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the scholar, the philosopher, and the wit, to write little poems of devotion, and systems of instruction, adapted to their wants and capacities, from the dawn of reason through its gradations of advance in the morning of life. Every man acquainted with the common principles of human action will look with veneration on the writer, who is at one time combating Locke, and at another making a catechism for children in their fourth year. A voluntary descent from the dignity of science is perhaps the hardest lesson that humility can teach. With his theological works I am only enough acquainted to admire his meekness of opposition, and his mildness of censure." Dr. Doddridge has likewise artlessly described the character and pursuits of his venerated friend, in an affectionate dedication to him of his "Rise and Progress of Religion in the Soul."
Amidst many things that were unnatural, or trite, Watts has displayed a very vivid imagination, and produced some of the most suitable devotional lyrics in the English language. His poetry is always religiously pure, and some of its shorter strains burn with the chastened sublimity of his pious emotions, expressed in language which could hardly have been rendered more appropriately beautiful. Considered as the work of one mind, his volume of Psalms and Hymns is a remarkable production, and if the best of its contents were selected and published together, such a book would alone entitle him to a high rank among the British poets. His hymns for infant minds display, likewise, a true poetical genius. Had he made poetry the business of his life, his success would doubtless have been eminent; it was only his relaxation. "He is one of the few poets," says Johnson, "with whom youth and ignorance may be safely pleased; and happy will be that reader, whose mind is disposed, by his verses or his prose, to copy his benevolence to man and his reverence to God."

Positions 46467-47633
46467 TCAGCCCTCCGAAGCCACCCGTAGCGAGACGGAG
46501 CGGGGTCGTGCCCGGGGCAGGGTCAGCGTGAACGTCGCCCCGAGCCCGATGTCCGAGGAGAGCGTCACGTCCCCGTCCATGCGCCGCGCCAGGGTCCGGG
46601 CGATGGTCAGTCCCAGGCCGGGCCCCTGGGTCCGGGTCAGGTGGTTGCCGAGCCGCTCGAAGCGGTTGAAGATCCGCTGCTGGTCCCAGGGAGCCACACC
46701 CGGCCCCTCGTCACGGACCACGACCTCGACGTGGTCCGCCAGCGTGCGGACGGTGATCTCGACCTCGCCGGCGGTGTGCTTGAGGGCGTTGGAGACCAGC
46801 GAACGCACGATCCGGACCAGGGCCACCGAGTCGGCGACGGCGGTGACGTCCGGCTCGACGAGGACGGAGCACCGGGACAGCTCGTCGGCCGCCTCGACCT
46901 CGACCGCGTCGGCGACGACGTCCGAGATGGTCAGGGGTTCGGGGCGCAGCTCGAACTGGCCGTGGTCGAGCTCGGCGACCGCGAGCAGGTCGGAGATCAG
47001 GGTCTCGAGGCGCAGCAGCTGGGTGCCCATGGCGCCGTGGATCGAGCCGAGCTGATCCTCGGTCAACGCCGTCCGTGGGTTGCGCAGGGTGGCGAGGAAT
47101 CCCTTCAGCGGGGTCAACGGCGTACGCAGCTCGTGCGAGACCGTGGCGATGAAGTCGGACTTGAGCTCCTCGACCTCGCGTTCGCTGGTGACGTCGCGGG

THE DANGERS OF LIFE AND THE PLEASURES OF IMMOR
Every grief we feel,
And the last stroke will come. By swift degrees
But if a glimpse of light, with flattering ray,
To bogs, and fens, and pits, and certain death.
Claim kindred with the skies, nor mix with dust
O, there are gardens of the immortal kind,
THE PROSPECT OF HEAVEN.
THERE is a land of pure delight,
Where saints immortal reign;
And pleasures banish pain,
There everlasting spring abides,
And never withering flowers:
This heavenly land from ours.
Sweet fields beyond the swelling flood
But timorous mortals start and shrink
O could we make our doubts remove,-
Could we but climb where Moses stood,
Not Jordan's stream nor death's cold flood
It is needless to multiply quotations from a book so familiarly known and so constantly used in public, social, and private worship, as the Psalms and Hymns of Watts. Though unequal, they are sometimes eminently beautiful. Let us take for example of their happiest and frequent excellence, the following stanza.
Pure are the joys above the sky,
THE father of Young was a pious and honored clergyman in the Church of England. The poet was educated principally at Oxford University, where he obtained a fellowship in law. In this profession he never practised, but seems to have made poetry his chief employment, till in 1728 he entered into orders, and was appointed chaplain to the king. In 1730 he was presented to a rectory of three hundred pounds, and in the year following married the lady Elizabeth Lee, daughter of the earl of Litchfield. This lady died in 1741, in which year he commenced his Night Thoughts.